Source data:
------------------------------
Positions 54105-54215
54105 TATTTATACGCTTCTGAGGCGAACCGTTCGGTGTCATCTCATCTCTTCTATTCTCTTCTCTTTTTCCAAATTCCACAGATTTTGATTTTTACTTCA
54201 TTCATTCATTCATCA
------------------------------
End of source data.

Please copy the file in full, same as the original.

Positions 54105-54215
54105 TATTTATACGCTTCTGAGGCGAACCGTTCGGTGTCATCTCATCTCTTCTATTCTCTTCTCTTTTTCCAAATTCCACAGATTTTGATTTTTACTTCA
54201 TTCATTCATTCATCA